A Trip Around Europe, Exploring the Solar Industry, Milan

A Trip Around Europe

Exploring the Solar Industry

Milan

A modern, fast-paced metropolis. Overflowing with cash, style, and art, Milan is renowned as the fashion capital of the world. There is an undeniable buzz that permeates the second biggest Italian city. From the back streets to the city centre.

The culture is endlessly fascinating. The people are wonderful. Warm, passionate, and infinitely patient with my sketchy Italian. Oh, and the food? Sensational.

I’ve fallen in love with Milan. Except for the heat and the mosquitoes.

But it’s impossible not to complain about the climate. I mean, it’s Italy. In the middle of summer. The sun is relentless. Between the hours of 13:00 and 15:00, the streets are practically empty. Locals know better than to venture out, tucking themselves away behind fans and air conditioning.

It’s these hours that make Milan a hotbed for solar power.

Milan is one of the four major economic centres in the EU. The combination of flashy wealth and seemingly endless hours of direct sunlight have resulted in PV panels spread across the city. There’s been a huge push for renewable energy in recent years. And a huge amount of cash pumped into it. The Solar Market Parity Italy conference was hosted in Milan just last year. A demonstration to the city’s dedication.

But, as I lather on sun cream and pull on my walking boots, what strikes me isn’t the sheer degree of PV panels perched on homes, it’s the way Milan has completely re-invented solar. How creative they’ve been. The solar industry in Milan is a combination of sustainability and style. Milan is renowned for its modern innovation. For using solar in innovatively breath-taking ways.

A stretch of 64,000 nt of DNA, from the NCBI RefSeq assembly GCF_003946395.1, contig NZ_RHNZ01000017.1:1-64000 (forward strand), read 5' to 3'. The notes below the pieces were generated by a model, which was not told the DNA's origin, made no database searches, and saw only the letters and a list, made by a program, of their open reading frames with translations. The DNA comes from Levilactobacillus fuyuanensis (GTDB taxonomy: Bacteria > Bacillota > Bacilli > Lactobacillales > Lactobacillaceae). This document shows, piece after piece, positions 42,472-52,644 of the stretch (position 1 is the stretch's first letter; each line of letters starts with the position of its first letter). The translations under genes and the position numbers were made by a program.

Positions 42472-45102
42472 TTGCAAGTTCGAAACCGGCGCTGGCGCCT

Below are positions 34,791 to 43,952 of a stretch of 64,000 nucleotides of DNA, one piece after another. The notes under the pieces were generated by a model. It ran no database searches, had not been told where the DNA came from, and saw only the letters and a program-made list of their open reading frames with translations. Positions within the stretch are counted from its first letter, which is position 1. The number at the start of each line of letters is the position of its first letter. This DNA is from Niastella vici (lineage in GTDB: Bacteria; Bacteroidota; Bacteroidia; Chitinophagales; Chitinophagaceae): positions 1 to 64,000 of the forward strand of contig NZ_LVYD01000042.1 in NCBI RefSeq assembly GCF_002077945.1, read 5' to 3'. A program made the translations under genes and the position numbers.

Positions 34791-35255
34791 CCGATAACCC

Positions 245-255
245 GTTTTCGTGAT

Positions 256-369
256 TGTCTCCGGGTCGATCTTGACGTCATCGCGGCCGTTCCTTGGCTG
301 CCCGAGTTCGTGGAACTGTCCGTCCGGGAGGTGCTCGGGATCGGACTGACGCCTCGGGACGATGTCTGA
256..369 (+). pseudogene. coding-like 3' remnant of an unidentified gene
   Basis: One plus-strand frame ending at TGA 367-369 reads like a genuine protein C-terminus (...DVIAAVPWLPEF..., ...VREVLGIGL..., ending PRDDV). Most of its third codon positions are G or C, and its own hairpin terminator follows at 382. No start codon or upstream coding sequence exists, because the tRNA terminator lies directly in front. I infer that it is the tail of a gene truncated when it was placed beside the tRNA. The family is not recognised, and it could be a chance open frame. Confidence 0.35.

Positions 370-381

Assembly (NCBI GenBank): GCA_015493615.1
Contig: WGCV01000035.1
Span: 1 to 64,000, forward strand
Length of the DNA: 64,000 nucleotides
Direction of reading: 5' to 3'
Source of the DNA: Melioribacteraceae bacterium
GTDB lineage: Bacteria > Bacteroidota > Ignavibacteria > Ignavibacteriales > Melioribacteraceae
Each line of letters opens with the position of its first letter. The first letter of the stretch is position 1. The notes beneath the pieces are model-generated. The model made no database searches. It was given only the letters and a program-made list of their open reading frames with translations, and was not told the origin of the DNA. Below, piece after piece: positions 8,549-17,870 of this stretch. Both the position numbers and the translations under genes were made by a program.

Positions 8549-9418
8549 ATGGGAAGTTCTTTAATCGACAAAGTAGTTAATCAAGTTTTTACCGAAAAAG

CityLife

Wandering around the Golden Triangle, taking in the extensive parade of designer brands, I take a break and wander over to the Navigli District. Treat myself to the aperitivo considered an institution in Milan and deeply gratifying alongside a crisp, sweet glass of vino. The area of Milan I’m staying in is rural, less gentrified, and less glamorous. An entirely different world compared to the high rises and fancy dinners. It has its own gritty charm but feels miles away from the city centre.

The centre is home to these renewable wonders. CityLife is a sustainable marvel, a freshly designed redevelopment project, built from the historic, iconic exhibition centre. Set in Milan’s former city centre, it makes up a duo of low-rise office buildings connected by a solar panel canopy. A combination of work and public spaces, this is a solar-powered marvel. High ceilings will give way to a flood of natural light. A sheltered space that embodies the culture of the cause. In recent years it’s become a statement of the city’s dedication to sustainability. Skyscrapers have risen from the dust. Powered by renewable energy. The 209-metre Allianz Tower is powered entirely by solar. All 11,000 square metres of PV panels. How incredible is that?

The building is a symbol of the kind of city Milan should be, ‘Sustainable, international, beautiful.’ It’s fashion and sustainability coming together as one. We should never have doubted Milan. [i]

As the sun dips below the horizon, I take a stroll to the centre of Milan’s most modern neighbourhood. Piazza Gae Aulenti. Unveiled in 2012, the square was devoted to legendary architect Gae Aulenti. It’s around this time that the square comes alive. A spectacle of music, fountains, and light. In the heart stands a glowing solar tree. It fills the surrounding area, powered by LED. Powered, by solar energy. It’s an example of one of the many ways solar energy can be utilised in innovative ways. In art.

I’m relieved to see that Milan is taking advantage of its prime geographical location. The city is taking its renewable energy targets seriously. Their social housing project calls for zero carbon by 2050. Just like CityLife, the buildings will use renewable energy to heat, cool, and power. Milan is showing the rest of Italy, the rest of the world, exactly what sustainable housing districts could look like. Perhaps we can learn something from the capital of fashion besides what colour goes best with our shoes.


[i] The Italian government expects 3.37 GW of new solar capacity for 2022

[i] 5.1 GW of new renewable energy

[i] Italy’s National Integrated Plan for Climate and Energy aims for 50 GW of solar by 2030